Get ready, Tar Heel fans.
You can soon watch Atlantic Coast Conference sports 24 hours a day, 7 days a week on the ACC Network. The network begins broadcasting on TV, computer and mobile devices nationwide on Aug. 22.
The network, known as ACCN, offers fans more chances to watch their favorite teams than ever and to learn about student-athletes and coaches. ACCN will serve up 140 Tar Heel athletic contests and related shows during its inaugural season.
Owned and operated by ESPN in partnership with the Atlantic Coast Conference, ACCN will also be on a digital platform called ACC Network Extra (ACCNX), available via the ESPN App for ACCN subscribers.
In its first year, ACCN will televise approximately 450 live contests including 40 regular-season football games, 150 men’s and women’s basketball games and 200 other regular-season competitions and tournament games from across the conference’s 27 sponsored sports. Viewers can also watch news shows and original programming.
ACCN and ACCNX will feature 1,300 ACC events in the first year.
Campus production center
To make sure Carolina’s games and stories of student-athletes are first-rate productions, Carolina has ramped up its capabilities, complete with the $15 million Carolina Athletics Media and Communications Center. The center opened Aug. 12 as home for studios and production equipment, and office and meeting space for approximately 40 staffers and dozens of student interns.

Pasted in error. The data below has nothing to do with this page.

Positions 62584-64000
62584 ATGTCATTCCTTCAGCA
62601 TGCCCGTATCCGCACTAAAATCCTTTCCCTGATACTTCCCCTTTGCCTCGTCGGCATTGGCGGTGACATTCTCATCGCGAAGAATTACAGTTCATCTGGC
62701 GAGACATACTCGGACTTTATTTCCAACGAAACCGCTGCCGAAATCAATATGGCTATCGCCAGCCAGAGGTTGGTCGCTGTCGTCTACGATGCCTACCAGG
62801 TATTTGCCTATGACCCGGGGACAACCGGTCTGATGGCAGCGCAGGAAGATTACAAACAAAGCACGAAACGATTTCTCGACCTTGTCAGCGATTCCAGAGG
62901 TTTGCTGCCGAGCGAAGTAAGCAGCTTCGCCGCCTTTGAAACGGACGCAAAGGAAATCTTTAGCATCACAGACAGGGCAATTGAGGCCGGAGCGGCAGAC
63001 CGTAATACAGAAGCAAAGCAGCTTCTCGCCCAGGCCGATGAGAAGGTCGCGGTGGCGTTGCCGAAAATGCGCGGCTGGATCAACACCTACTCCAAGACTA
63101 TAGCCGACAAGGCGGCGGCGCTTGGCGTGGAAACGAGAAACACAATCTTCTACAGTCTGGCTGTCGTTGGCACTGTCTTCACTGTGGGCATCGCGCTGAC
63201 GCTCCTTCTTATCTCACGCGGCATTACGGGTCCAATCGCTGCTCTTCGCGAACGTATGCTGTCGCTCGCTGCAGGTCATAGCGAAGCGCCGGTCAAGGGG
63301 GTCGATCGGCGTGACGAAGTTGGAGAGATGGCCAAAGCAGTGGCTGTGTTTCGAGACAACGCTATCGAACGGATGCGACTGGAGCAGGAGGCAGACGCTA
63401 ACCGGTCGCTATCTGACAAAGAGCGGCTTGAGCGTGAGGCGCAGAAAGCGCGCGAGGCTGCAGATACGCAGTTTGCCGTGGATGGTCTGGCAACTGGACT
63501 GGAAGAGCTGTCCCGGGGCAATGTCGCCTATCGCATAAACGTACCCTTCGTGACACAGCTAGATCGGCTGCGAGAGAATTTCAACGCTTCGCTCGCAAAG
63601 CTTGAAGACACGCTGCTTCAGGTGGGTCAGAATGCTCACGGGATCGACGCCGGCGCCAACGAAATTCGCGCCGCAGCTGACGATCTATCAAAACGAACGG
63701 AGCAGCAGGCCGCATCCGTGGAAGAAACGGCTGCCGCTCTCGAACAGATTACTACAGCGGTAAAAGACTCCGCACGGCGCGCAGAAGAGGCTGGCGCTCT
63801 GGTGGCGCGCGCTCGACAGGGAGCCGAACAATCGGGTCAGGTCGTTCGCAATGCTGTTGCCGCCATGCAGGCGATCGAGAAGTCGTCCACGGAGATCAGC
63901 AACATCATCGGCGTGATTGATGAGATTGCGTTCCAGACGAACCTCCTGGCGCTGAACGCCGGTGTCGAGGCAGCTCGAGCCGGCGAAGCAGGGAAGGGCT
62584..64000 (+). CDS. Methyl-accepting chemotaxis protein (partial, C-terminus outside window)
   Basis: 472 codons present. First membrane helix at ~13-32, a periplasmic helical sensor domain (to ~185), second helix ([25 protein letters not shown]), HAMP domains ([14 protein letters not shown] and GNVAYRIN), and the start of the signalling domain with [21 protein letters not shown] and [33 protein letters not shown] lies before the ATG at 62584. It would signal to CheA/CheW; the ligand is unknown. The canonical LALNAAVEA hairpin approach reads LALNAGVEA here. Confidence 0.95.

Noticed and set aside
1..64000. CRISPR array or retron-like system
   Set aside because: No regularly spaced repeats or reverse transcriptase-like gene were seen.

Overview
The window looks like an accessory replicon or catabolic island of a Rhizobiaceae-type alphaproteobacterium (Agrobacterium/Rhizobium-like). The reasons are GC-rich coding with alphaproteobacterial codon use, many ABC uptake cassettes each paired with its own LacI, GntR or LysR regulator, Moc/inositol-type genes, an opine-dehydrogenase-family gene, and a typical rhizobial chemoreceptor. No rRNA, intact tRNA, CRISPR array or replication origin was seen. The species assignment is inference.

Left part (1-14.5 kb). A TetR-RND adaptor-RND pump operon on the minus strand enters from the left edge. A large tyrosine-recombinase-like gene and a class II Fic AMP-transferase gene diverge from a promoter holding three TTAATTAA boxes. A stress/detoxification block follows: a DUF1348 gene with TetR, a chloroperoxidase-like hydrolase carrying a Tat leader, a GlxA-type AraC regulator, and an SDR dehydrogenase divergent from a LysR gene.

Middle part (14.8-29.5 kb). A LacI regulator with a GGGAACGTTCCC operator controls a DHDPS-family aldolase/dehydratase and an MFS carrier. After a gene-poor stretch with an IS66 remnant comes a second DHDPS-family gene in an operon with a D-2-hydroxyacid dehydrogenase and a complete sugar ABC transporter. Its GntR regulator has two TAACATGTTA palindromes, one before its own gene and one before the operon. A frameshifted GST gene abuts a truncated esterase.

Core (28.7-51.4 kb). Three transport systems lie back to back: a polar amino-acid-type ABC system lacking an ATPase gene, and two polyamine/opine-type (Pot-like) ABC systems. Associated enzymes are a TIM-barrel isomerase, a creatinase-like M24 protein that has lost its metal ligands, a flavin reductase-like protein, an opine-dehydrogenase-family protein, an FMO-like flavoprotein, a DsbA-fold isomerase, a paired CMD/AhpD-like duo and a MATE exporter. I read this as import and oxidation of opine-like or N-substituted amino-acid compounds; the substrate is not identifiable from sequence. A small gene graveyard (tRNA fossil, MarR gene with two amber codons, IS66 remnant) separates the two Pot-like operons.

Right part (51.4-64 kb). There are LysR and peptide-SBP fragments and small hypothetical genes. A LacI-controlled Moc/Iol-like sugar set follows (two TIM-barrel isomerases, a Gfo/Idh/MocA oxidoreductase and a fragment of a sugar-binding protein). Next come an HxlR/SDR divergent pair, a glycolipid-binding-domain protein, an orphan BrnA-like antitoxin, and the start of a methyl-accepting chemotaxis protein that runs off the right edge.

The glass-front building next to the Smith Center houses employees from athletic communications, creative services, game-day productions, goheels.com staff, marketing and promotions and video staff.
Director of Athletics Bubba Cunningham said that the center will function like an advertising agency and increase staff’s collaboration and ability to create content for the network, for goheels.com and Tar Heel social media channels.
“The collaboration and storytelling will come together unlike anything we’ve had in the past,” Cunningham said.
Ken Cleary, assistant athletic director for Go Heels Productions and Creative Services, said that the department hired four new employees and will hire 50 or more undergraduate and graduate students who will get to learn how to produce live broadcasts.
“Whether it be camera people or graphics people or directors or producers, we want students involved,” Cleary said. Students also can help with graphic design and post-production video distribution via social media.
With several past student workers who have gone on to work in production, Carolina’s program benefits from a pipeline connected to the School of Media and Journalism, although
students from other disciplines and academic units are welcome to apply.
“We’re really excited about getting the building open and having a lot more capacity to cover our teams, the athletic programs and our student-athletes,” Cleary said.
The first Carolina event for digital broadcast on ACCNX is a women’s soccer match at 6:30 p.m. Aug. 22 against Indiana in the Carolina Nike Classic. Carolina’s first event scheduled for ACCN, produced by ESPN, is the home football game versus Miami at 8 p.m. Sept. 7. The first Carolina-produced event for ACCN will be a field hockey game on Sept. 8.
ACCN will be available on the following providers: Altice, DirecTV, Google Fiber, Hulu Live TV, Optimum, PlayStation Vue, Spectrum, Suddenlink, TVision, Verizon FIOS and YouTube TV.
ESPN will produce many ACCN events and shows from its studios in Bristol, Connecticut. The University’s staff of full-time professionals and students will produce some Tar Heel events for ACCN and all of Carolina’s games and content for ACCNX.